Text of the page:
The weather is very mild, but also very wet. Lots of energy as the Pennyland Burn crashes over the weir at the bottom of the #DumfriesshireGarden. Not a day for walking downstream –

26 October 2022

I never cease to enjoy the dogwoods in the #DumfriesshireGarden. This group looking lovely in autumn. I wrote about their winter interest on 22 February and pledged to create another group with home grown cuttings. I’m looking forward to planting them in the next few days. See:

14 October 2022

Amazing scenes in the Dumfriesshire Garden garden today, courtesy of the Voodoo Lily. To learn more about this curious plant, go to page 40 of my free download book here:

21 June 2022


Dr Joseph Clark walks the labyrinth, pausing at the tiny Cedar of Lebanon. September 2021.

By June the waterfall is gone, the burn is low, and this lovely dog rose is in full bloom at the same spot.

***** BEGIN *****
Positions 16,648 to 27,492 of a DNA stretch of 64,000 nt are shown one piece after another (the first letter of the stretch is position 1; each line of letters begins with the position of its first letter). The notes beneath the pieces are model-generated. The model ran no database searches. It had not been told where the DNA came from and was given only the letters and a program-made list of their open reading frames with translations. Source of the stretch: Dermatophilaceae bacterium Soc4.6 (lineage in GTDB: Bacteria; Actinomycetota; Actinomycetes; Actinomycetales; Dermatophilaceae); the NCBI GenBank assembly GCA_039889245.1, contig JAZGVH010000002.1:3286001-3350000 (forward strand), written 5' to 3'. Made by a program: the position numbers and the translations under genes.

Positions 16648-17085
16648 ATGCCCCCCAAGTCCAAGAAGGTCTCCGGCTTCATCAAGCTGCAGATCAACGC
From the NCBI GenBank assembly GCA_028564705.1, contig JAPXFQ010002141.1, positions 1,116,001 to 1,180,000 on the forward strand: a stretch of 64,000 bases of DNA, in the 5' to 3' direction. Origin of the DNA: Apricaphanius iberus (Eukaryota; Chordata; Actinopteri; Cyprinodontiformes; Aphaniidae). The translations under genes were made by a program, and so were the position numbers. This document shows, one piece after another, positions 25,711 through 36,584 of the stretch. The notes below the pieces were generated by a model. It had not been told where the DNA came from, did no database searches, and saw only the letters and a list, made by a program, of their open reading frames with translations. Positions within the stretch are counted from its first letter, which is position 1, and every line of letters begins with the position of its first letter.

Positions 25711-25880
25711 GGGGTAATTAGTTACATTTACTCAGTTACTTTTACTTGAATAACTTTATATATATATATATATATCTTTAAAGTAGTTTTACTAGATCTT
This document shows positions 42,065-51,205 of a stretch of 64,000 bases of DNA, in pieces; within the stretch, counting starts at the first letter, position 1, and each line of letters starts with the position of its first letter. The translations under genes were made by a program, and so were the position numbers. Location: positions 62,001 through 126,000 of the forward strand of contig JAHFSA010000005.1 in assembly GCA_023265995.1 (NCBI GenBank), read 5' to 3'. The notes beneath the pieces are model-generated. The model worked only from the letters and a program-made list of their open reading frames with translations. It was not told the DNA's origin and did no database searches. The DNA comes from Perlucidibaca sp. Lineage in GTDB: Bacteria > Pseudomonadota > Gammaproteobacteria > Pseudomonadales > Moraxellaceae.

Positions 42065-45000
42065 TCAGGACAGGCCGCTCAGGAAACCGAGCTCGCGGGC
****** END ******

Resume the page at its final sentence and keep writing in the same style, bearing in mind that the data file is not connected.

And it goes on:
This lovely little waterfall, seen here on 4th February 2021, is an occasional visitor, but none the worse for that. It appears when the rough road above the garden pulls water down from the fields, which then runs into the Pennyland Burn. The overhanging ledge to the right is a favourite cool spot for small trout in summer.

The roaring Pennyland Burn, 14 December 2020. Quite different conditions to those described in my post ‘walking downstream’, which begins at this very point, the weir.

Grace and mutuality right above my head as I step out of the car from the school run. The squoosh of the Pennyland Burn provides the undertow to their calls. 12 December 2020.

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